By Nicholas Figgis
Over the past few years the World has taken an unnerving shift to the right.
The Brexit vote echoed nationalistic populism not seen since the World Wars and across the pond America voted in a President on the back of promises to build walls, spark wars and eschew crucial environmental deals in order to save low-paid jobs.
Russia’s President Vladimir Putin recently came to blows with France’s newly-elected President Emmanuel Macron over gay rights, chemical weapons and alleged cyberattacks. The use of chemical weapons in Syria were also described as a “red line” for France – as if such a warning should ever be necessary.
As horrific as that sounds – we’re very close to sliding in the same direction in Britain.
If the Tories negotiate Brexit they will use the authority it gives them to attack our human rights, our labour laws and our ability to protect our climate. They are prepared to court economic catastrophe by walking away from the EU with no deal and have been upfront about bringing more cuts to the NHS, police, and education.
They will also cut taxes for the wealthy while raising taxes on middle and low income earners leaving us with poorer living standards and fewer positive life choices for our children.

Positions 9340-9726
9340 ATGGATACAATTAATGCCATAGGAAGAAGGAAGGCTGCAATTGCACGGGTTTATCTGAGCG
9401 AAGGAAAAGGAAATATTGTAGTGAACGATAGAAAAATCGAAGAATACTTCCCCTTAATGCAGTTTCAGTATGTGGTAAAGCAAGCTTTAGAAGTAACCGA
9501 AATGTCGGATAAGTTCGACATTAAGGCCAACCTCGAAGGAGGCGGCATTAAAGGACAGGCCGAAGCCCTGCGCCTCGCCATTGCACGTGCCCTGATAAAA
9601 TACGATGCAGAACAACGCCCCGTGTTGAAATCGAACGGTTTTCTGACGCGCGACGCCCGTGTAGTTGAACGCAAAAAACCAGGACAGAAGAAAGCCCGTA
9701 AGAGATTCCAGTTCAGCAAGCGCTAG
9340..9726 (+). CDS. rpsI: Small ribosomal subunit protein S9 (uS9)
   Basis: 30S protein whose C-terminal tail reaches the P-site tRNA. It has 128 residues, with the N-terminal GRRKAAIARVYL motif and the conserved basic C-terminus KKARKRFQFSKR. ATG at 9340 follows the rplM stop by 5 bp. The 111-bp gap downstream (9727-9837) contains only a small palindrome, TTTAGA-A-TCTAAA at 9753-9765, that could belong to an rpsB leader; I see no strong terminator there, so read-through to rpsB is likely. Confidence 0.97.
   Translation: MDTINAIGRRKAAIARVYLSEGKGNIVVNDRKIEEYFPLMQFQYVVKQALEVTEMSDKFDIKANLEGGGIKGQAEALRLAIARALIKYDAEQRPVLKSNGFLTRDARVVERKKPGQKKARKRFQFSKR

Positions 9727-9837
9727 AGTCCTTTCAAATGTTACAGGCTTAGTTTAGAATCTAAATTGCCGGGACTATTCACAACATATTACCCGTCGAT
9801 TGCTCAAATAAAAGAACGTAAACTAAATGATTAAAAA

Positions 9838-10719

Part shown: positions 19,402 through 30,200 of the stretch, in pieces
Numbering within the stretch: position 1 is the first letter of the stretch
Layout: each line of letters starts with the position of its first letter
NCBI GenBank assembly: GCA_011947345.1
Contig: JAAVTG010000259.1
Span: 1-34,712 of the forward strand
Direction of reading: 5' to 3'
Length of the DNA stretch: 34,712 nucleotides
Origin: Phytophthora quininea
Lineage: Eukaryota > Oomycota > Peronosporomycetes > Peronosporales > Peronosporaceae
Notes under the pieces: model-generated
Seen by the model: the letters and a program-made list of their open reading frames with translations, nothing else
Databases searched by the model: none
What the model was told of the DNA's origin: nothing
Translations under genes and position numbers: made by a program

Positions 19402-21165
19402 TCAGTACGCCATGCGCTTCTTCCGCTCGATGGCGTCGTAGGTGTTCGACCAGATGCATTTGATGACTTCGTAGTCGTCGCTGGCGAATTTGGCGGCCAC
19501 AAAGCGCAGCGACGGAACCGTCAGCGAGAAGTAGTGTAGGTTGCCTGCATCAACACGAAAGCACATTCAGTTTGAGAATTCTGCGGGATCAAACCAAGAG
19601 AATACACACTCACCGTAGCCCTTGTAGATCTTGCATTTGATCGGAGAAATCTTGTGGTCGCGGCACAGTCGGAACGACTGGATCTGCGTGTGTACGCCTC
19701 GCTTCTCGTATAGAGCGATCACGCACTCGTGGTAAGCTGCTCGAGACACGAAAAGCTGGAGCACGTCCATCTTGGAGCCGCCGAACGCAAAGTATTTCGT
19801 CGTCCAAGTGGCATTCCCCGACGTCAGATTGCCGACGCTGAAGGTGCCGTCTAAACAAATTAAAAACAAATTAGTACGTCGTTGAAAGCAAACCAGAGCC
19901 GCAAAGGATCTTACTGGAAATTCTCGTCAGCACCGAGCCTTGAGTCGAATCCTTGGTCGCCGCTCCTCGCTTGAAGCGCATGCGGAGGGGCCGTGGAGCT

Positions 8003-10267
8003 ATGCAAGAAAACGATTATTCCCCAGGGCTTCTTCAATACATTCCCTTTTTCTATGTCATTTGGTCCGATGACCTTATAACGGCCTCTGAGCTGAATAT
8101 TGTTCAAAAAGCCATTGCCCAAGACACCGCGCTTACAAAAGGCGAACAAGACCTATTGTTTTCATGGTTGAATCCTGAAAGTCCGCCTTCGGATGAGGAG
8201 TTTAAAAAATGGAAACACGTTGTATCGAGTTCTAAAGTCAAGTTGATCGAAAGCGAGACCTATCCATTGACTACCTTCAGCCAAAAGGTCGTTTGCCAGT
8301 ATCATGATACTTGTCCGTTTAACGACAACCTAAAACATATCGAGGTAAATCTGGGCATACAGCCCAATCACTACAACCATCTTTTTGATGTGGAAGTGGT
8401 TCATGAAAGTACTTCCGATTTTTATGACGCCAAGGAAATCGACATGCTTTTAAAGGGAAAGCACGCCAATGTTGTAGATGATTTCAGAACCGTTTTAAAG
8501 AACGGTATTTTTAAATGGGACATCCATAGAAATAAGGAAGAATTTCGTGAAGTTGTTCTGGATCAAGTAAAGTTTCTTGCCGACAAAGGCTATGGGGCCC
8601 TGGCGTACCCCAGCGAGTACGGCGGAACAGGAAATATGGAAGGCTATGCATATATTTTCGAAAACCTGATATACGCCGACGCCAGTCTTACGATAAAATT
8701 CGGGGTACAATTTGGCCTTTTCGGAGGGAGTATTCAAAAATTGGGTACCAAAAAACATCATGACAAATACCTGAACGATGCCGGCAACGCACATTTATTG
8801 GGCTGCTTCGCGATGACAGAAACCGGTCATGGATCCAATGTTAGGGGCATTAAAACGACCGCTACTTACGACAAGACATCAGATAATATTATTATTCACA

We therefore face a big decision tomorrow over whether to support this right-wing surge or rebel against it – and it could well come down to young voters to get us over the line.
Although it would be foolish to set too much store by the polls in the age of Trump and Brexit, Labour have achieved a massive upward swing since the start of the campaign and more voters are undoubtedly turning to them every day. With one day to go a poll has put Labour 1 point behind the Tories. It’s safe to say Theresa will be feeling somewhat weak and wobbly right now.
But there’s something hidden in the data which is more salient: because young people are less likely to vote, most pollsters ‘adjust’ the poll so that younger voters count for less. This skews poll results in favour of the party with support among older voters. Take away this method and in some polls, Labour are actually ahead of the Tories. Simply put, if young voters turn out on Thursday, Labour could surprise everyone.
If Labour win, they will give our public services the resources they are crying out for. Treating Britain like a small business with huge potential, they will invest in our future, nurturing the talents and skills of our people and providing the support that will create the jobs and technologies of the future. A Labour victory will change the mindset of our country from a penny pinching pessimism to an out going optimism. Labour will push for a post Brexit Britain where our rights are protected and we continue to co-operate with the rest of the world.
There is so much more. The foreign policy shifts a Labour government would bring about – ending the cycle of war and the funding of extremist regimes, recognising the rights of refugees – these are game changing proposals which would have a global impact. Could little Britain be about to change the world?